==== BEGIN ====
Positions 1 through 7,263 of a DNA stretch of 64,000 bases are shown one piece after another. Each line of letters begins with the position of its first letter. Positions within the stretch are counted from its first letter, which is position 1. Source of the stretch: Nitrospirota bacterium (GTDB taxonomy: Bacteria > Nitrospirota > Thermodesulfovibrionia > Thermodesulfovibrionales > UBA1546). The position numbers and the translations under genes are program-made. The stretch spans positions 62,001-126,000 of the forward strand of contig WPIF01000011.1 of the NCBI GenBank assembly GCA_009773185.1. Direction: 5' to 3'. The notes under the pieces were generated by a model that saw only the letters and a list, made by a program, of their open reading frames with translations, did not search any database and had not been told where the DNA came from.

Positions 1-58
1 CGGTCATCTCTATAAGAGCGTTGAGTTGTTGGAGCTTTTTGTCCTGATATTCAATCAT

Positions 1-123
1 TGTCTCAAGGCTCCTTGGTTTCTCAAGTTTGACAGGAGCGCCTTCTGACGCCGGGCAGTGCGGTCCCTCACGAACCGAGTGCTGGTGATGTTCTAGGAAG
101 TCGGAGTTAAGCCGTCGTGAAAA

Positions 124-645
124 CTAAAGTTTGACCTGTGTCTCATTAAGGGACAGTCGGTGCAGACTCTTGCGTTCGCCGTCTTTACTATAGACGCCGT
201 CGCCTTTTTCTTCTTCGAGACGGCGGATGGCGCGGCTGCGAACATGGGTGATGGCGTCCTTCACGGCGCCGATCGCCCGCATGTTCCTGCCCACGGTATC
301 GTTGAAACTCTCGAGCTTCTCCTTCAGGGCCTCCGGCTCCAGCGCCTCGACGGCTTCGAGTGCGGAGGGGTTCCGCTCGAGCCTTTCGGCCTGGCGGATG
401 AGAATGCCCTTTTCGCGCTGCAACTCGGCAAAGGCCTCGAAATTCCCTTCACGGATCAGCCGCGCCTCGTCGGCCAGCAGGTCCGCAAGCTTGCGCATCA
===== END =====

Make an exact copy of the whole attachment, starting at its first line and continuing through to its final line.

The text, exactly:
Positions 1 through 7,263 of a DNA stretch of 64,000 bases are shown one piece after another. Each line of letters begins with the position of its first letter. Positions within the stretch are counted from its first letter, which is position 1. Source of the stretch: Nitrospirota bacterium (GTDB taxonomy: Bacteria > Nitrospirota > Thermodesulfovibrionia > Thermodesulfovibrionales > UBA1546). The position numbers and the translations under genes are program-made. The stretch spans positions 62,001-126,000 of the forward strand of contig WPIF01000011.1 of the NCBI GenBank assembly GCA_009773185.1. Direction: 5' to 3'. The notes under the pieces were generated by a model that saw only the letters and a list, made by a program, of their open reading frames with translations, did not search any database and had not been told where the DNA came from.

Positions 1-58
1 CGGTCATCTCTATAAGAGCGTTGAGTTGTTGGAGCTTTTTGTCCTGATATTCAATCAT

Positions 1-123
1 TGTCTCAAGGCTCCTTGGTTTCTCAAGTTTGACAGGAGCGCCTTCTGACGCCGGGCAGTGCGGTCCCTCACGAACCGAGTGCTGGTGATGTTCTAGGAAG
101 TCGGAGTTAAGCCGTCGTGAAAA

Positions 124-645
124 CTAAAGTTTGACCTGTGTCTCATTAAGGGACAGTCGGTGCAGACTCTTGCGTTCGCCGTCTTTACTATAGACGCCGT
201 CGCCTTTTTCTTCTTCGAGACGGCGGATGGCGCGGCTGCGAACATGGGTGATGGCGTCCTTCACGGCGCCGATCGCCCGCATGTTCCTGCCCACGGTATC
301 GTTGAAACTCTCGAGCTTCTCCTTCAGGGCCTCCGGCTCCAGCGCCTCGACGGCTTCGAGTGCGGAGGGGTTCCGCTCGAGCCTTTCGGCCTGGCGGATG
401 AGAATGCCCTTTTCGCGCTGCAACTCGGCAAAGGCCTCGAAATTCCCTTCACGGATCAGCCGCGCCTCGTCGGCCAGCAGGTCCGCAAGCTTGCGCATCA